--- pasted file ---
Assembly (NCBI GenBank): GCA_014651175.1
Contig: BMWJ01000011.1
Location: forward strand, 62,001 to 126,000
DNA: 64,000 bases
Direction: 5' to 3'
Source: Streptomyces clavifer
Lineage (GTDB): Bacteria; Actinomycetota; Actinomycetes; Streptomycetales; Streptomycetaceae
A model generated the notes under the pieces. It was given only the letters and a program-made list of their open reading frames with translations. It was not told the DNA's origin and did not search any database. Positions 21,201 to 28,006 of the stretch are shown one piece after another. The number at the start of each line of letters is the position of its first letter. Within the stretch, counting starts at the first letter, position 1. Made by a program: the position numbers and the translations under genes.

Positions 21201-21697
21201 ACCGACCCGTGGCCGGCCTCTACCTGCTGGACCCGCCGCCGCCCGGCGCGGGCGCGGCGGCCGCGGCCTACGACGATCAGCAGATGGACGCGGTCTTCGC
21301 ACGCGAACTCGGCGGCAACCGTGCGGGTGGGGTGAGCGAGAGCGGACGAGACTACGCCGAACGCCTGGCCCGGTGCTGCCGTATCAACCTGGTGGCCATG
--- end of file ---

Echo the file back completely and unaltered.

Assembly (NCBI GenBank): GCA_014651175.1
Contig: BMWJ01000011.1
Location: forward strand, 62,001 to 126,000
DNA: 64,000 bases
Direction: 5' to 3'
Source: Streptomyces clavifer
Lineage (GTDB): Bacteria; Actinomycetota; Actinomycetes; Streptomycetales; Streptomycetaceae
A model generated the notes under the pieces. It was given only the letters and a program-made list of their open reading frames with translations. It was not told the DNA's origin and did not search any database. Positions 21,201 to 28,006 of the stretch are shown one piece after another. The number at the start of each line of letters is the position of its first letter. Within the stretch, counting starts at the first letter, position 1. Made by a program: the position numbers and the translations under genes.

Positions 21201-21697
21201 ACCGACCCGTGGCCGGCCTCTACCTGCTGGACCCGCCGCCGCCCGGCGCGGGCGCGGCGGCCGCGGCCTACGACGATCAGCAGATGGACGCGGTCTTCGC
21301 ACGCGAACTCGGCGGCAACCGTGCGGGTGGGGTGAGCGAGAGCGGACGAGACTACGCCGAACGCCTGGCCCGGTGCTGCCGTATCAACCTGGTGGCCATG